COVID-19 continues to put us all to the test even as the country begins to stagger their re-opening phases. We are excited to re-open in order to stimulate the economy and move toward more socialization while at the same time remaining cautious, aware that the novel coronavirus is still a threat without a vaccine.
Along with corona, society has been tested. Given the tragic incidents and given the recent protests around the world, we stand together in solidarity to end racism. We are moving toward a better, kinder and more compassionate world.
Why is Emotional Intelligence (EI or EQ) so important? Because it is the ability to understand and manage one’s own emotions. Yes, emotions do count. And, it is the collective emotional intelligence that will bring us to that kinder place.
Your EQ is as important as your IQ if not more so. The so-called ‘soft skills’ or ‘people skills’ associated with emotional intelligence are crucial when it comes to living a fulfilling and successful life. Emotional Intelligence consists of factors that make up a different way of being smart according to Daniel Goleman who wrote the groundbreaking book Emotional Intelligence.
There are 5 factors that make up Emotional Intelligence: self-assessment; self-management, motivation, empathy and social skills.
- Self-assessment is about understanding yourself thoroughly. It is the ability to identify your weaknesses, strengths, values, drivers, your intuitiveness as well as your impact on other people.
- Self-management is having the capability to control your impulses and moods. It is the ability to regulate your emotions so that when in crisis you can respond and not react.
- Motivation encompasses optimism, persistence and passion. It is the ability to enjoy achievement for its own sake.
- Empathy is the ability ‘to walk in another person’s shoes’. That is the ability to understand other people’s emotional makeup. It is about considering the feelings of others when in communication or in a decision-making process.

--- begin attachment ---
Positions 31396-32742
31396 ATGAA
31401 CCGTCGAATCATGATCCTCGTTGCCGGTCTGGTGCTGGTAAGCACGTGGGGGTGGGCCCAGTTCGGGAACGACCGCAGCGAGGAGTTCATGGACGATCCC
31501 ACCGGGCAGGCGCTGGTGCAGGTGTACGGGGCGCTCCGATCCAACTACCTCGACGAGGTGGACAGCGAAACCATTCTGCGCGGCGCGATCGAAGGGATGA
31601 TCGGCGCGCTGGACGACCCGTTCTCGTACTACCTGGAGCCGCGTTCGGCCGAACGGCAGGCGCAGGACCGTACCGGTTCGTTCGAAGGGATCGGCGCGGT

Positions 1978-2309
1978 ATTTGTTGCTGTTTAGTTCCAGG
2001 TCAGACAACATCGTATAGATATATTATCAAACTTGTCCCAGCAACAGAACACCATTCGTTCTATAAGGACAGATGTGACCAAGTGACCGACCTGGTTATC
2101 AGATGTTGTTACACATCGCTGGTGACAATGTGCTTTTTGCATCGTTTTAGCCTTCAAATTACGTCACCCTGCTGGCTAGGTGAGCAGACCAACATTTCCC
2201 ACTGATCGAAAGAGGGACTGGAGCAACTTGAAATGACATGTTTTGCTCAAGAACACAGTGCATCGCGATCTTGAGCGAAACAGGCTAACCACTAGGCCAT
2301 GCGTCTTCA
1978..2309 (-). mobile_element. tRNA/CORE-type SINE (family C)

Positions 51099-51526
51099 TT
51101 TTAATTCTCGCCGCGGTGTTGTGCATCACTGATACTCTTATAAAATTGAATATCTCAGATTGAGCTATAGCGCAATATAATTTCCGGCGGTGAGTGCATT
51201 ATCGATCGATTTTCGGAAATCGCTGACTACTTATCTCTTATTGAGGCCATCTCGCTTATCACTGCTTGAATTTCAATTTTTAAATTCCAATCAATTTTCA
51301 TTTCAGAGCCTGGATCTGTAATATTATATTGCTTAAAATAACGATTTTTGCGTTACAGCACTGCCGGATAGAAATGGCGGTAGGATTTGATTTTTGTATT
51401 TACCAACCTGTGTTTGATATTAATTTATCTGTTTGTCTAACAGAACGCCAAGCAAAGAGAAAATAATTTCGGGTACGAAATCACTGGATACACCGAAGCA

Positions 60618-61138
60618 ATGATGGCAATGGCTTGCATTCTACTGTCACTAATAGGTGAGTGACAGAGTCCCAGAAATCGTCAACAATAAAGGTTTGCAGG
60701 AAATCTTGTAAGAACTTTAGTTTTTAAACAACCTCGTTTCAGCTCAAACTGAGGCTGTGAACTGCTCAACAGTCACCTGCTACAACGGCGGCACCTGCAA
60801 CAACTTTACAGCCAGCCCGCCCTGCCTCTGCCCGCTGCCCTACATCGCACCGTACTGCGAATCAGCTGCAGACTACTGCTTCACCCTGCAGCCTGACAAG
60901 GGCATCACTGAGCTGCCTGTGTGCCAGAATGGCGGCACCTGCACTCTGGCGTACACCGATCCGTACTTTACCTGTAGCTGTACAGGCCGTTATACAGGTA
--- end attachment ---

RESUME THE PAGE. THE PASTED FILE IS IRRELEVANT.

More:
- Social skills are key factors when interacting or communicating with others. Social skills help you build interpersonal and meaningful relationships. These skills include eye contact, active listening skills, clear communication etc.
What to Do? Set the intention to improve your Emotional Intelligence and commit to it. Just as you commit to your exercise program, your gardening days, your music practice, your winemaking – set time aside daily to improve your EQ. Start with small allotments of time: 5 – 10 minutes per day for self-assessment. Here are some quick tips: Identify your emotions and how you are feeling. Take a deep breath before you pick up the phone or answer a question so that you respond intelligently rather than react inappropriately. Seek first to understand when you are in conversation with another. Be mindful of building your EQ, awareness of wanting to do so is a major step forward.
Reach out for help with a Registered Clinical Counsellor. In a secure and confidential setting, you will be able to get the help you need to build your EQ. Although we are slowly opening offices, private telephone sessions or secure online video sessions are still the norm. Feel free to get in touch with me for professional help.